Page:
While we seek to avoid copying specific performances, we are confident that applying performance practice ideas garnered from a broad variety of historical recordings yields a deeper understanding of the interpretive traditions that made the music of early American musical theatre so compelling and successful in its day. We believe our approach to this music parallels similar efforts by artists who pioneered historically informed interpretations of Baroque and Classical Era repertoire in recent decades. It is our conviction that the music of early Broadway deserves an historically informed approach no less rigorous than the music of J. S. Bach, Mozart, and other great masters of classical music.
The use of original orchestrations is central to our mission to recover the interpretive styles of early American musical theatre. Crafted by master arrangers, these scores are integral to the music itself and put contemporary listeners in direct contact with the sound world of the late nineteenth and early twentieth centuries. These original orchestrations are as vital to the theatre music of Jerome Kern and Victor Herbert as are the orchestrations of operas by Mozart and Verdi.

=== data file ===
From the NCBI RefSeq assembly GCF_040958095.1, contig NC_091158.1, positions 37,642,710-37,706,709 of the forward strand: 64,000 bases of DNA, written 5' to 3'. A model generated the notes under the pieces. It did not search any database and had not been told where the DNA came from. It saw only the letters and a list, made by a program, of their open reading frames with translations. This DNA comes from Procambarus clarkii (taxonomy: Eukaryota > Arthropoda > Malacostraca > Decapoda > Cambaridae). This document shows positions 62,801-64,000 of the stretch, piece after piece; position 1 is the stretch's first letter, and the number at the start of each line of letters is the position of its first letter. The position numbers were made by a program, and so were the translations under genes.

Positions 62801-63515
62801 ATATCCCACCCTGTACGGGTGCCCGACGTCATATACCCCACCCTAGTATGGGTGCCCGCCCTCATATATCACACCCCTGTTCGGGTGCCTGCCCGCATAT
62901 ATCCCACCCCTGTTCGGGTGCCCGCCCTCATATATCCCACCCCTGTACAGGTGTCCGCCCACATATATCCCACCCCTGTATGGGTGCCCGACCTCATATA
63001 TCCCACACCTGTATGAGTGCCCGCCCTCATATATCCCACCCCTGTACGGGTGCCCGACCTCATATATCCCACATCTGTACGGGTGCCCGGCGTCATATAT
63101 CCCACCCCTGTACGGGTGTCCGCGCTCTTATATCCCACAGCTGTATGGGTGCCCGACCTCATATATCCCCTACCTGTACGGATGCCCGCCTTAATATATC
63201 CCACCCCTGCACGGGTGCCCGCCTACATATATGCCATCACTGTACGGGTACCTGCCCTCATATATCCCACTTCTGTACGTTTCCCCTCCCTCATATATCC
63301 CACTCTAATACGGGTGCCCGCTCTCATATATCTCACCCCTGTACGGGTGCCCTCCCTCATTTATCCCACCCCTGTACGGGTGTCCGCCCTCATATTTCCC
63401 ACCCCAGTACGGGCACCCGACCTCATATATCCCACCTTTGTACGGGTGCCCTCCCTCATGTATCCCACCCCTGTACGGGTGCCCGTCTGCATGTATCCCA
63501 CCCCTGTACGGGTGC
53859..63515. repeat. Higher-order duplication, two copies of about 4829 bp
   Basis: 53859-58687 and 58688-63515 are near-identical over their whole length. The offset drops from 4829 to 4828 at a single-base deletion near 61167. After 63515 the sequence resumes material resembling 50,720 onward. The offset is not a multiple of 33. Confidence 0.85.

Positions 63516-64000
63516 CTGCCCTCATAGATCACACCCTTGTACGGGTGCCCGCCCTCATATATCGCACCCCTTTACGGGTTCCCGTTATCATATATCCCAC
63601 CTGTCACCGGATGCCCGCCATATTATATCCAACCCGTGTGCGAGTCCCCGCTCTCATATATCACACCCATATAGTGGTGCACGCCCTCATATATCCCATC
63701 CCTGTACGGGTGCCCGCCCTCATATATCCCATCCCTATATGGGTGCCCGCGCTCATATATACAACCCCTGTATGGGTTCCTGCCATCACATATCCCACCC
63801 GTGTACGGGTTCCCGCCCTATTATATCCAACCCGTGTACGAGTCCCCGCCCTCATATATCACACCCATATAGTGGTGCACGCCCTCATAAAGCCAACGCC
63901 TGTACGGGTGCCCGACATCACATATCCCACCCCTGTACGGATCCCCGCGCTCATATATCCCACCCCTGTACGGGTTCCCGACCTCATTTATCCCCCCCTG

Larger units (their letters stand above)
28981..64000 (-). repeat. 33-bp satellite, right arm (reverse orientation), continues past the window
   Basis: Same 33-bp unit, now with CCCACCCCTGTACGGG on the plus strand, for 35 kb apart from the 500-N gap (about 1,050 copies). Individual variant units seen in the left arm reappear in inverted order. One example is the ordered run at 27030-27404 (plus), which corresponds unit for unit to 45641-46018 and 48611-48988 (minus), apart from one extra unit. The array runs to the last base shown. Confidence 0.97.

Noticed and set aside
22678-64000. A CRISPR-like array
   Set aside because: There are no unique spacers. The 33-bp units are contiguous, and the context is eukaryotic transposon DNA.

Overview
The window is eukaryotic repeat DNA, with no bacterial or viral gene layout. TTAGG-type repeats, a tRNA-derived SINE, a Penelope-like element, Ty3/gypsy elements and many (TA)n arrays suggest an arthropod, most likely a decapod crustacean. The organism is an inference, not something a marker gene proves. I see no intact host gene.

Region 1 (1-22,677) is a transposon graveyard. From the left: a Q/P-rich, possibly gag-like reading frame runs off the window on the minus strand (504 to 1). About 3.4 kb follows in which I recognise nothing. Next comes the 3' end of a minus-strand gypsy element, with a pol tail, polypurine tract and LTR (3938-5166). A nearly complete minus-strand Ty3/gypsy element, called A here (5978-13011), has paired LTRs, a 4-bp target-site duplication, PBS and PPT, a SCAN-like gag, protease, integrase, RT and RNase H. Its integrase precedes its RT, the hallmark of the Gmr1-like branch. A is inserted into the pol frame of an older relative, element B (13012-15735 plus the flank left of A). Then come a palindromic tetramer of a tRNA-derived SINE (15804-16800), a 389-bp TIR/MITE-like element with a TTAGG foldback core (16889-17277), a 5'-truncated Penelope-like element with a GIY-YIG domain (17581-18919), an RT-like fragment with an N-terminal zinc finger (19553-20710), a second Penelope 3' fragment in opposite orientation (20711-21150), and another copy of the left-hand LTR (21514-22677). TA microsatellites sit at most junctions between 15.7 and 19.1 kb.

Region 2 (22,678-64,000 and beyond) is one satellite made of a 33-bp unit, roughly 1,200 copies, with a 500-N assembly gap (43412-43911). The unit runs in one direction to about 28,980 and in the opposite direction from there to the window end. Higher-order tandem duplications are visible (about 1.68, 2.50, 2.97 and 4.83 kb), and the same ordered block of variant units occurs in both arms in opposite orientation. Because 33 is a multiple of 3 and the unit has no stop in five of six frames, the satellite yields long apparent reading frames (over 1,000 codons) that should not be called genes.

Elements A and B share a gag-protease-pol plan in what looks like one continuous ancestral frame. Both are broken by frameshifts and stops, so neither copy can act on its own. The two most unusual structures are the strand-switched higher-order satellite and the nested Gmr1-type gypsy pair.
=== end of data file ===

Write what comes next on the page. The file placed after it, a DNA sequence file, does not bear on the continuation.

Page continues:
Thousands of musical shows were produced in New York City since the earliest indigenous ballad operas of the 1760s. Each production featured orchestral music, either as pure instrumental pieces (i.e., overtures, entr’actes, exit music, etc.) or as accompaniment for singers, dancers, and a variety of other entertainers. Unfortunately, most of the original musical materials from these productions—primarily manuscript full scores and orchestral parts—were discarded when shows concluded their Broadway engagements and subsequent tours. Despite the routine destruction of these materials over the years, we are fortunate that many important orchestral scores have survived from early Broadway shows and are now being preserved in archives with the same curatorial care as are manuscripts from the classical tradition.